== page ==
Old School Fruitcake

You know you’ve got hold of a good, solid traditional fruitcake recipe when the ingredients list is as long as your arm. These recipes date back hundreds of years in America, but their pedigree goes back to at least the High Middle Ages, when European bakers emptied their pantries of every last good thing they could possibly think of, and put them all into one giant, dense, dark cake: candies, fruits, sweeteners and spices of all kinds. That, my friends, is when you knew it was a party. Is this my old man’s famous fruitcake recipe? Of course not, I don’t even know it. This, however, is a very close match:

Day one:

2 cups golden raisins
2 cups currants
2 cups dried apricot halves
2 cups dried figs, halved
2 cups pitted dates
4 cups chopped walnuts
2 cups chopped pecans
Zest of 3 oranges
Zest of 3 lemons
1/2 cup candied ginger, chopped
2 teaspoons cinnamon
1 teaspoon ground allspice
1 teaspoon mace
1/2 teaspoon cloves
1 cup molasses
2 cups brandy (or rum)
1/2 cup orange juice

Combine all the dried fruits, nuts, zest ginger and spices in a large bowl (my father uses a roasting pan). Toss well to mix. Add molasses, brandy (or rum) and OJ and mix well. Cover the mixture and let it macerate at room temperature overnight.

Day two:

4 cups all-purpose flour
1 tablespoon baking powder
1 teaspoon baking soda
1 1/2 teaspoons salt
1 lb butter, softened
3 cups dark brown sugar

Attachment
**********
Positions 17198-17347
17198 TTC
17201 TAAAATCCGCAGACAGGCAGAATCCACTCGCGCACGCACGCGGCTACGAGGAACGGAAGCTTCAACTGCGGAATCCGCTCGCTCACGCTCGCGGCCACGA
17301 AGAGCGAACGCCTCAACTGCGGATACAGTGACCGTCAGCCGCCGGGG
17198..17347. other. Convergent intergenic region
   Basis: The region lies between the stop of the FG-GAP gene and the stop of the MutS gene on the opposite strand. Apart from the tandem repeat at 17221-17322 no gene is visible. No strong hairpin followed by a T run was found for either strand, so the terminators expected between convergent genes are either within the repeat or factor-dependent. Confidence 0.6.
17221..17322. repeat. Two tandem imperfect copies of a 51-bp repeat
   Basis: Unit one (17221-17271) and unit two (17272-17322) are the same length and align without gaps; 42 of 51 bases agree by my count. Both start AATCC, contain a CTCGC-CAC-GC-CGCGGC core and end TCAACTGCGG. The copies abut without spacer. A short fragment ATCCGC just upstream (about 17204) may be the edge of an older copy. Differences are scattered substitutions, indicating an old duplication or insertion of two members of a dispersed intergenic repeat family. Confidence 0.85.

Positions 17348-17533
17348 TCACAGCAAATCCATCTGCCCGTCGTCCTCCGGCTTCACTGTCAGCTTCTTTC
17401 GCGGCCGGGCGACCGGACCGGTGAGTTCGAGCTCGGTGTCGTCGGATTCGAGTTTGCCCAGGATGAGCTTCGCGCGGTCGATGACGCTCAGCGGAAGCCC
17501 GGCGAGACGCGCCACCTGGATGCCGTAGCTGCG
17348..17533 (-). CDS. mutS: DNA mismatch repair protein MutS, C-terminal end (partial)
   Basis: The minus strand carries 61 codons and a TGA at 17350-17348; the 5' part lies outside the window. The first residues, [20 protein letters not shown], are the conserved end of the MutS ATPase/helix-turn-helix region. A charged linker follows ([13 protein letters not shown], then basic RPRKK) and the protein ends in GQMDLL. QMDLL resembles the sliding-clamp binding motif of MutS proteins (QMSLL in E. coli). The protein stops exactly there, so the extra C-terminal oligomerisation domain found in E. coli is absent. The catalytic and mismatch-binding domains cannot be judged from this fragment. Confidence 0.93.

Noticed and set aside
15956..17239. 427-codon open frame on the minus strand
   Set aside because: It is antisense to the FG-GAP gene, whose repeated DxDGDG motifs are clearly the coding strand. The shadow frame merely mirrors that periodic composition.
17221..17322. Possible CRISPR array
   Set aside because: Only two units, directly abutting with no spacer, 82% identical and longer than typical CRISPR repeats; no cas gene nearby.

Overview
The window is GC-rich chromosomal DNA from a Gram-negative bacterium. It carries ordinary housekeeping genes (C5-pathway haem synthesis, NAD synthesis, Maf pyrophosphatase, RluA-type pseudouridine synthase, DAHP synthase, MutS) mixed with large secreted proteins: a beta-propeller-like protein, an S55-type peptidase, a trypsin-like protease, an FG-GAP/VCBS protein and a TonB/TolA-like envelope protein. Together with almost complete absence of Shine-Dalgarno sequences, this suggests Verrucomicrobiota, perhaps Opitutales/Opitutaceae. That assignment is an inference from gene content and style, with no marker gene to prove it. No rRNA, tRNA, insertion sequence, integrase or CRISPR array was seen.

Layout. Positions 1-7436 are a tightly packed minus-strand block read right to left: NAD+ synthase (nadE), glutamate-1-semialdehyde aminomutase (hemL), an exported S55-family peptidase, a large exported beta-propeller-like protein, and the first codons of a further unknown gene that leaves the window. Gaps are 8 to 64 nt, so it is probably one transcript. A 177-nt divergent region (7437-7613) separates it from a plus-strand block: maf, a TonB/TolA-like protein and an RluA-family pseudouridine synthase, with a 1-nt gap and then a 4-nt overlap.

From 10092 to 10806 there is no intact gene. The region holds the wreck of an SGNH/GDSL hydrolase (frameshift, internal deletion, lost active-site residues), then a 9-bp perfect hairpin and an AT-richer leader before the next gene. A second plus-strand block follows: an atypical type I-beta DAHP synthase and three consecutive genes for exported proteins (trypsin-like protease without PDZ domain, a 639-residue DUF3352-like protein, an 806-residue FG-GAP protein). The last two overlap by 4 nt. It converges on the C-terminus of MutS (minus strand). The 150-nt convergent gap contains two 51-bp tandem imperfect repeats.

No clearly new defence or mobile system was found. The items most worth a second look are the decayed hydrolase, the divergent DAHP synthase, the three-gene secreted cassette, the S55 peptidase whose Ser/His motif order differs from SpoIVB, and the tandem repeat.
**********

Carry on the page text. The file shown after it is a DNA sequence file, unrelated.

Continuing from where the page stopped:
8 eggs
1 tablespoon vanilla extract

Preheat your oven to 275. Spray the inside of four 9″x5″x3″ loaf pans with nonstick spray and line with wax paper or parchment. Spray again with cooking spray

Whisk dry ingredients together in a bowl. Separately, cream the butter with the brown sugar until light in color. Add eggs one or two at a time, beating well after each addition. Add the vanilla.

Add the dry ingredients to the butter and egg mixture and beat until the batter is smooth. Pour the batter over the fruit and mix well. Divide the mixture among the pans and bake for 2 hours. They’re done when a toothpick or sharp knife inserted in the center comes out clean.

Allow to cool completely on a rack, dribble more brandy (or rum) on top (or spritz with a spray bottle) then wrap each individual loaf, first in cheese cloth, then in foil. Every 2-3 days inspect the loaves. Check for dryness and spritz with booze as needed (hey, it’s medicinal). Do this for a minimum of two weeks, over which time the cake’s flavor with develop enormously.

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